Since 1981 they’ve come from far and wide to see and hear Canada’s largest Theatre Pipe Organ, located in the historic university and military city of Kingston, Ontario. The 3/28 Kimball Theatre Pipe Organ is the proud showpiece of the Kingston Theatre Organ Society (KTOS).
What is the KTOS?
The KTOS is a (decidedly) non-profit registered charitable organization of local theatre organ enthusiasts – musicians, technicians and avid listeners – who got together to bring a modest-sized “retired” instrument to Kingston from a soon-to-be-demolished Ohio theatre and professionally expanded it from 12 to 28 well-balanced ranks of pipes, with a modern electronic control system. As in the theatres of old, the strictly functional pipes and working parts are out of sight, not to distract from the artist in the spotlight.
The KTOS is also a member of the Kingston Arts Council and is the only Canadian Chapter of the American Theatre Organ Society. (Further information: Roy Young, KTOS President (613) 6218 )
Our Kind of Music
Sure, Canada’s largest Theatre Pipe Organ is in a church, but don’t expect church music or many heavy classics at our Pops Concerts. We go more for the lighter stuff, like Strauss, Lehar, Gershwin, Richard Rodgers, Ray Noble, Eric Coates, Glenn Miller, Irving Berlin, Cole Porter, Andrew Lloyd-Webber, Harry Warren or Duke Ellington. Get the picture?
Elvis? – H’mm.
Pipe Organs are measured in size by the number of ranks of pipes, a “rank” ranging from 61 to 97 pipes. Some ranks are doubled or tripled by adding slightly detuned ‘celeste’ ranks which add a shimmer to the sound, just as many not-quite-in-tune violins sound richer than a single violin amplified. At 28 ranks the Kingston Kimball is the largest of this kind of organ in the country.
Built in Chicago in 1928 for the State Theater in Youngstown, Ohio, the organ was rescued in the late 1970s and brought to Kingston. When no available suitable theatrical venue could be found, the organ was professionally installed, with much volunteer help, in the Anglican Church of the Redeemer in north Kingston. From an original 12 ranks, the instrument has been expanded to its present 28 ranks plus piano. Cumbersome electro-mechanical relays have given way to a state-of-the-art electronic control system, including the magic of digital replay. Visiting performers marvel at the acoustic control possible with unusally large (and silent) swell shutters.
The console can be rolled out to centre-stage for cocerts, where it rises on a lift for better viewing.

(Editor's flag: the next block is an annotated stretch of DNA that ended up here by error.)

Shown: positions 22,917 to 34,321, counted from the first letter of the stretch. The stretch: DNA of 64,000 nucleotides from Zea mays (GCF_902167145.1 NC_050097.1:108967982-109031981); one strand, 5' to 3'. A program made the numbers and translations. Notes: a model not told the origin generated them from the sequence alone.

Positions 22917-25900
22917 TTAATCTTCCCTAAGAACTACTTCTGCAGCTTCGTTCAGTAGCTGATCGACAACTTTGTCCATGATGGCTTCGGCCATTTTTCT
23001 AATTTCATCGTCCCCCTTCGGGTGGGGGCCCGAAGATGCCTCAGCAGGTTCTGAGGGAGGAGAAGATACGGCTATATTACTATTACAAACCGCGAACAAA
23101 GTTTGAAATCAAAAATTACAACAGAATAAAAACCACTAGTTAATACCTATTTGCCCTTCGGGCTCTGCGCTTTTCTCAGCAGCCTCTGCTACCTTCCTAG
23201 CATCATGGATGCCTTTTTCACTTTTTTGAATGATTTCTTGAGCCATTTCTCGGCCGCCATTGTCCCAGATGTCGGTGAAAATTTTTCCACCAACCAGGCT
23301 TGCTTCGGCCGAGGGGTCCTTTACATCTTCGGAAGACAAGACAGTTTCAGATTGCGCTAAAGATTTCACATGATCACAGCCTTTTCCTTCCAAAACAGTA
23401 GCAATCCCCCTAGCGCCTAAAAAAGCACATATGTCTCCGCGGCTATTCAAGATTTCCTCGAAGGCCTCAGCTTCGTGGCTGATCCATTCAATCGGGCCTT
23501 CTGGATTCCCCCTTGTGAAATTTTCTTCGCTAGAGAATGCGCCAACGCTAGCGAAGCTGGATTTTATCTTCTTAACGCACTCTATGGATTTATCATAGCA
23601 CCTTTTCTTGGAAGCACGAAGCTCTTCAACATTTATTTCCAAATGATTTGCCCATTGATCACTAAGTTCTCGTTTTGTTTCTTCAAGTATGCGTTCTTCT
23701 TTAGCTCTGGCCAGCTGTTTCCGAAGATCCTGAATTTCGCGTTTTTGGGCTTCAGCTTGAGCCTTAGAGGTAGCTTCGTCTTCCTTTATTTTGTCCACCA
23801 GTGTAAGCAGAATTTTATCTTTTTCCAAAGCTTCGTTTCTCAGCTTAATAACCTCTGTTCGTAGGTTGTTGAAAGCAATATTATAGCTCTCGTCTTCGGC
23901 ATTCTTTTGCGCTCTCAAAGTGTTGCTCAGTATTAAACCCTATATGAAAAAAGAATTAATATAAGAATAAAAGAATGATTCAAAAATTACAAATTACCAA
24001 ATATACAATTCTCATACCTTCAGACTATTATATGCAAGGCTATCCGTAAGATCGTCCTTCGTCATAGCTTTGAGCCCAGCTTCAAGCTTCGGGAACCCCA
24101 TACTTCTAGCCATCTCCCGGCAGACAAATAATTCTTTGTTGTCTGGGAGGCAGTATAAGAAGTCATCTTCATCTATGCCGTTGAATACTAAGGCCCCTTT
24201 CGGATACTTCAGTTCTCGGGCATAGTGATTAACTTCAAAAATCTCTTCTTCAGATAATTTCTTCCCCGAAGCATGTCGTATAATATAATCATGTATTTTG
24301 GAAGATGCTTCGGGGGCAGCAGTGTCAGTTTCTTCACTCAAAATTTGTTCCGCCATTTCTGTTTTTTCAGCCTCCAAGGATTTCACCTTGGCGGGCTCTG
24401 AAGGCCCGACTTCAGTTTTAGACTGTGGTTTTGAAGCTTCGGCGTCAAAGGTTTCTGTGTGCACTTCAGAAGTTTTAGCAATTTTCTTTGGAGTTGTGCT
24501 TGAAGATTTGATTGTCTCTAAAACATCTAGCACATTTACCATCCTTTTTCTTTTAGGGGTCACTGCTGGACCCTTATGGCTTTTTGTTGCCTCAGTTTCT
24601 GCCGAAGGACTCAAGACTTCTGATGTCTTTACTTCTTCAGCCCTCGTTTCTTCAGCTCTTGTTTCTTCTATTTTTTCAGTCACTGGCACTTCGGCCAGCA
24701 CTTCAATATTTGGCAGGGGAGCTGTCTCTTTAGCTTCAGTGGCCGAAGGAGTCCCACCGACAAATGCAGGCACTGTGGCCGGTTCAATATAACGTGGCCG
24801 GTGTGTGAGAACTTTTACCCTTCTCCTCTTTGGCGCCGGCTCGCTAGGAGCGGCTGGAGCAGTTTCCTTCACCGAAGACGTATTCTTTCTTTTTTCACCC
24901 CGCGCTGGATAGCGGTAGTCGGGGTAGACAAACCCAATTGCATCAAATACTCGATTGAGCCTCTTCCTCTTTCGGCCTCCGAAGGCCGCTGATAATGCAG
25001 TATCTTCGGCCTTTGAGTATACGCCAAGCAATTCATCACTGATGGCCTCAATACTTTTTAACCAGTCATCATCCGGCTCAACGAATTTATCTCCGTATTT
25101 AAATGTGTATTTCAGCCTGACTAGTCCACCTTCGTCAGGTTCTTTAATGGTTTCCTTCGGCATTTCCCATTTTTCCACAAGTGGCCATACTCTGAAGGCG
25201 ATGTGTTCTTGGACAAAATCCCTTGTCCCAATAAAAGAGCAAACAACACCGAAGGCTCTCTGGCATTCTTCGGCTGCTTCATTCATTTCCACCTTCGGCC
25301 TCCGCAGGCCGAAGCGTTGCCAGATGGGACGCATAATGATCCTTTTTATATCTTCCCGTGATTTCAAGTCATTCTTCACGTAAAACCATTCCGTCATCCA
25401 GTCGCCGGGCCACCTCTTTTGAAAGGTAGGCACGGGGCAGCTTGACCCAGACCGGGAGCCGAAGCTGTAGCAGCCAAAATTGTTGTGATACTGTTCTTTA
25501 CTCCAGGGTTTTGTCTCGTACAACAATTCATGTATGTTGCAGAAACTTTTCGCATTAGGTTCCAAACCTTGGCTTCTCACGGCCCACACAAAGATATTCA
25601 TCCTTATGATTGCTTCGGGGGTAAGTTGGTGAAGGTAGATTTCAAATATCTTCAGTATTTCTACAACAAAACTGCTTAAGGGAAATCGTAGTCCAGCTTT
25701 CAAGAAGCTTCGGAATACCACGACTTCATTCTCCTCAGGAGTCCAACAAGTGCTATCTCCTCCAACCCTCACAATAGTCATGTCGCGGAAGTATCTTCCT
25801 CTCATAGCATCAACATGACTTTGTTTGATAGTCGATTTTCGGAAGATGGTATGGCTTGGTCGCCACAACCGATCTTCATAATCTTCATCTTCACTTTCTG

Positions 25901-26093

In the two chambers, Main and Solo, the pipework and percussions are mounted on three levels, behind four sets of shutters. Expansion over the years followed the detailed plans of the renowned U. S. experts Allen Miller and Clark Wilson.
The 28 ranks of the Kingston Kimball Organ, divided between two adjacent chambers, are: Post Horn, Silver trumpet, Tuba, Open Diapason/Diaphone, String Diapason II, Solo Tibia, Main Tibia, Clarinet, Oboe Horn, Krumet, Orchestral Oboe, Kinura, Cor Anglais, Saxophone, Violins (3 ranks), Cellos (2 ranks) (Gamba/Solo String), Muted Violins (2 ranks), Quintadena, Flute (2 ranks), Solo Vox Humana, Main Vox Humana, French Horn.
The following are obtained acoustically/electronically: Tibia Resultant 32′, Diaphone Resultant 32′, Grand Harmonics VII 32′, Tuned Percussions: Piano, Cathedral Chimes, Glockenspiel, Celesta, Xylophone, Wooden Bar Harp, Chrysoglott.
Plus a vast array of drums, cymbals, bells and whistles.
What is a Theatre Organ anyway?
It’s the glamorous showbiz cousin of the traditional church pipe organ; a showy survivor of the golden age of the big-city movie palace – an age when the Paramounts and Capitols pulled in moviegoers in droves. Like a conductor, the theatre organist can mix and match a feast of delicious tone colours, percussions and all, in a thousand ways.
With the stage curtains closed after the newsreel, rich wall-to-wall music would pour out from high above the box-seats as down below a spotlight picked out an organist at a spectacular console slowly rising from the orchestra pit. Every spine would tingle through ten minutes of lively Broadway hits or Strauss waltzes, capturing the attention of the full house and building anticipation for the coming feature film.
Impractical in today’s multiplex boxes, of the hundreds of theatre organs that once pulled in the crowds, few survive in their original venues, notably New York City’s Radio Music Hall, the giant Fox theatres in Detroit, Atlanta and St. Louis and the famed Chicago Theater. In London, a 5-manual cinema organ still capitivates crowds in the Leicester Square Odeon. Canada never had many and only Vancouver’s Orpheum still has its original organ. Our most famous was Shea’s “Mighty Wurlitzer” in downtown Toronto (powerful enough to once fill Maple Leaf Gardens and now entertaining in Casa Loma).